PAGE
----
Automated CSS Regressive Testing in Practice


We write unit-tests tests for server-side source code and for JavaScript. Even when putting aside benefits of TDD approach it gives us a priceless thing – early problem reporting during refactoring. So you make change, you run tests and you will know at once if anything broke. What about CSS? You encapsulate a declaration set into a separate rule, look through the site pages where dependent classes used and satisfied proceed with refactoring. After finishing your work you test the site thoroughly, opening every page, every modal, drop-down and expandable. Now you find out that on the very first change you broke the styles of a component that shows only by user action so missed it back then. It turns out that refactoring decision wasn’t quite good. But it’s late to change.

If only we could go with automated testing… In fact we can. We can use a tool that visits all the specified project URLs in a headless browser on a predefined list of viewports, takes screenshots and reports if any don’t match to their earlier saved versions. It’s called regression testing as we use it to make sure that existing green-lighted product state hasn’t changed. There are plenty of tools for that. The one we take is PhantomCSS. It requires CasperJS testing framework, so first we need to install the framework:

npm install -g casperjs

Now we can install PhantomCSS:

npm i phantomcss --save-dev

Note: In my case, for some reason, it didn’t install dependency ResembleJS. So I simply entered ./node_modules/phantomcss and ran there explicitly:

npm i resemblejs

We are good, but before writing any tests, consider that your site likely has a dynamic content. So any change of the content will make PhantomCSS fail on the tests. The tool is simply comparing screenshots and reports if the difference goes out of the configured approximility range. What to do? My solution is to keep a set of style-guide pages accessible only on dev environment. This static HTML pages contain all the styled components of the project filled in with placeholder images and “lorem ipsum” text. Honestly it’s not only for automated CSS testing. It’s a fine way to improve reusability of your CSS. If all of your components lay out of their contexts gracefully, they are well portable and you can simply take any and copy to a new place.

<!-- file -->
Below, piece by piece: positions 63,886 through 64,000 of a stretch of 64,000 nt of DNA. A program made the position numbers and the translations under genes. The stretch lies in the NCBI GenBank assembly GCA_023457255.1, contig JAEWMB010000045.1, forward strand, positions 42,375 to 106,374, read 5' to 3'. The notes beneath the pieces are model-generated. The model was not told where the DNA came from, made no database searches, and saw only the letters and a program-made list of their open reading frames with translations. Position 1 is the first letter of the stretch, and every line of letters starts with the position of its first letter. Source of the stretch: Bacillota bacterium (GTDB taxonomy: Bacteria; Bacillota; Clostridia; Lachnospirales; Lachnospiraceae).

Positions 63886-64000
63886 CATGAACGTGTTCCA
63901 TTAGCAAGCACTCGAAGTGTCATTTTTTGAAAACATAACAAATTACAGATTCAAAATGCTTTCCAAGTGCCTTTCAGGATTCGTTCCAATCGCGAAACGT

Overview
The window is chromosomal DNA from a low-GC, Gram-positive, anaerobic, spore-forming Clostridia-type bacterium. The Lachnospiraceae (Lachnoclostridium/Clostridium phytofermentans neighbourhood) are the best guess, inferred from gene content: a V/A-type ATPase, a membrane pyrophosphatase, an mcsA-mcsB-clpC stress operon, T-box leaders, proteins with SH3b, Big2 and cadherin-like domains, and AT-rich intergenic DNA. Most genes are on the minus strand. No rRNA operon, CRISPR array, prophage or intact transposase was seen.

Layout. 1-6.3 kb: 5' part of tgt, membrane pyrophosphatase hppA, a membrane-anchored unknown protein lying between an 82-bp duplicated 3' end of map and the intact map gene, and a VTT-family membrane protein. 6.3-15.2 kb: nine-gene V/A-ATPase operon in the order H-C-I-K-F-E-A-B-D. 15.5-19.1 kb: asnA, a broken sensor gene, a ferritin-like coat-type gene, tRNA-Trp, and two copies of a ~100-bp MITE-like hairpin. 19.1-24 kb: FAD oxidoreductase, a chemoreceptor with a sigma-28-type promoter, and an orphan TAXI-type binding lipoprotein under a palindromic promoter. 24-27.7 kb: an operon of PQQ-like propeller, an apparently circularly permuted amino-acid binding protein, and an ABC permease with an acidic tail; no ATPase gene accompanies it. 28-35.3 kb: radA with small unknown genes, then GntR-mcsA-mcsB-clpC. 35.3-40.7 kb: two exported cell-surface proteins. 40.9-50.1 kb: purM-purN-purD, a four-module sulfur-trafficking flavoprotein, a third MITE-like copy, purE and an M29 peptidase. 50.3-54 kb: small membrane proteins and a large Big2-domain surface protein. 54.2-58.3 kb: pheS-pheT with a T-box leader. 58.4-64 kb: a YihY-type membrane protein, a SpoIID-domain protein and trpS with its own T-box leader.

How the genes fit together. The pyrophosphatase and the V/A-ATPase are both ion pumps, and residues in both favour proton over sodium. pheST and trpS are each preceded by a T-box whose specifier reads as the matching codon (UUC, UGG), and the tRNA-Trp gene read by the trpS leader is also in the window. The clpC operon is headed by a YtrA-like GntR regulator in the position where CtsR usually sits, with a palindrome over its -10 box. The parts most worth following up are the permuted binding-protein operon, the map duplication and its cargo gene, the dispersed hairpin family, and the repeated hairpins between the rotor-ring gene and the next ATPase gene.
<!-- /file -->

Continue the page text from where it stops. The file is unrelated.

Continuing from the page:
Let’s say we have a style guide for modals (http://localhost/stylguide/pmodal):

Automated CSS Regressive Testing in Practice

We assume that the page in the current state looks precisely as intended. So we want to test that with every refactoring iteration the page looks the same.

Here the test code:

var phantomcss = require( "../../node_modules/phantomcss/phantomcss" ),
    host = "http://localhost",
    section = "";

	screenshotRoot: './tests/js/screenshots',
	failedComparisonsRoot: './tests/js/failures',
  libraryRoot: './node_modules/phantomcss'

   * Floating page modal
  casper.start( host + "/styleguide/pmodal" );
  section = "styleguide-pmodal-";
  // Breakpoint #1
  casper.viewport( 320, 568 );
    phantomcss.screenshot( "body", section + "w320" );
  // Breakpoint #2
    casper.viewport( 1024, 768 );
    phantomcss.screenshot( "body", section + "w1024" );
  // Breakpoint #3
    casper.viewport( 1600,	1200 );
    phantomcss.screenshot( "body", section + "w1600" );

  // compare screenshots


  Casper runs tests
    console.log('\nTHE END.');
    phantom.exit( phantomcss.getExitStatus() );

Now we run the tests:

casperjs test tests/js/css-regression.js
Automated CSS Regressive Testing in Practice

This was the first run, so PhantomCSS just created pattern screenshots.

We do a change in CSS code that shifts modal content text a bit to the right.

.content {
   padding-left: 32px

Now we run the tests again:

Automated CSS Regressive Testing in Practice

Nice! PhantomCSS recognized that the initial pattern is broken. Besides it placed into ./failures visualization of them mismatch

Automated CSS Regressive Testing in Practice

Thus, we were early notified about the problem. So we fix the style (just remove the padding) and run test to verify the initial state is back:

Automated CSS Regressive Testing in Practice

Obviously PhantomCSS doesn’t fully guarantee that the feel & look didn’t change during refactoring. For example it cannot check animation styles. But anyway that’s an indispensable tool that makes developer life much easier.